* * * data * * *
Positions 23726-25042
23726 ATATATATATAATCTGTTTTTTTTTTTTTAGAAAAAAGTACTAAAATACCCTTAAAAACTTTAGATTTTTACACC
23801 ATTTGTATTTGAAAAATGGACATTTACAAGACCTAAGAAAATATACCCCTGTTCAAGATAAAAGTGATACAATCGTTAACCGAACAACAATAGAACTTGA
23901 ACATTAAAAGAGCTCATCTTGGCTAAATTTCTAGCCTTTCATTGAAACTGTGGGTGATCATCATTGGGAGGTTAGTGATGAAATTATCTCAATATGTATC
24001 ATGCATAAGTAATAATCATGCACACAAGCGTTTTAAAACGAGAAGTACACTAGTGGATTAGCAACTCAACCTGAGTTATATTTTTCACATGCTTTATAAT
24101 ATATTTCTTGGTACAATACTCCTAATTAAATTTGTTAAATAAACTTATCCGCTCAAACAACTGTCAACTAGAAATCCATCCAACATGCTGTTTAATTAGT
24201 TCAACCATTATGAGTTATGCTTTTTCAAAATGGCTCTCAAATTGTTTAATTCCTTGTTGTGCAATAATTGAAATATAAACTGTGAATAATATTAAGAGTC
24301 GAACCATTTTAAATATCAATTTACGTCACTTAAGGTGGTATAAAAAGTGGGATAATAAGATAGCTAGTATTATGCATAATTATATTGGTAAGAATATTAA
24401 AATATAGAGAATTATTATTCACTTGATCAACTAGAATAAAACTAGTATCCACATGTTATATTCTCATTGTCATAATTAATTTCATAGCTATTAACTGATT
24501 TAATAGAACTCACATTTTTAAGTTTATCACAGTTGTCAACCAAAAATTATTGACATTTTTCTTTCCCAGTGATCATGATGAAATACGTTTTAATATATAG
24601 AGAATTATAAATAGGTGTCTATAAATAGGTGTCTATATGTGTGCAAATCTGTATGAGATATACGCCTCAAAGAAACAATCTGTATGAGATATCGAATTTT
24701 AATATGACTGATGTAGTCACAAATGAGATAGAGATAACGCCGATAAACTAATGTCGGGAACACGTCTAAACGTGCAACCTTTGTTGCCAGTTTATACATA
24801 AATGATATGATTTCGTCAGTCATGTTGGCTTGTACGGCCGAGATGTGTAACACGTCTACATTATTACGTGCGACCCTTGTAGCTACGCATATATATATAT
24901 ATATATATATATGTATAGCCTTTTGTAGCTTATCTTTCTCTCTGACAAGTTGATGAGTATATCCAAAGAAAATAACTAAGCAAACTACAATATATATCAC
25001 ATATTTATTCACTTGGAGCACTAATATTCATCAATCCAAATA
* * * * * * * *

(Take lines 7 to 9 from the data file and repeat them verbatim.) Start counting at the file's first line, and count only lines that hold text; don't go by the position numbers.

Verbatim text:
24201 TCAACCATTATGAGTTATGCTTTTTCAAAATGGCTCTCAAATTGTTTAATTCCTTGTTGTGCAATAATTGAAATATAAACTGTGAATAATATTAAGAGTC
24301 GAACCATTTTAAATATCAATTTACGTCACTTAAGGTGGTATAAAAAGTGGGATAATAAGATAGCTAGTATTATGCATAATTATATTGGTAAGAATATTAA
24401 AATATAGAGAATTATTATTCACTTGATCAACTAGAATAAAACTAGTATCCACATGTTATATTCTCATTGTCATAATTAATTTCATAGCTATTAACTGATT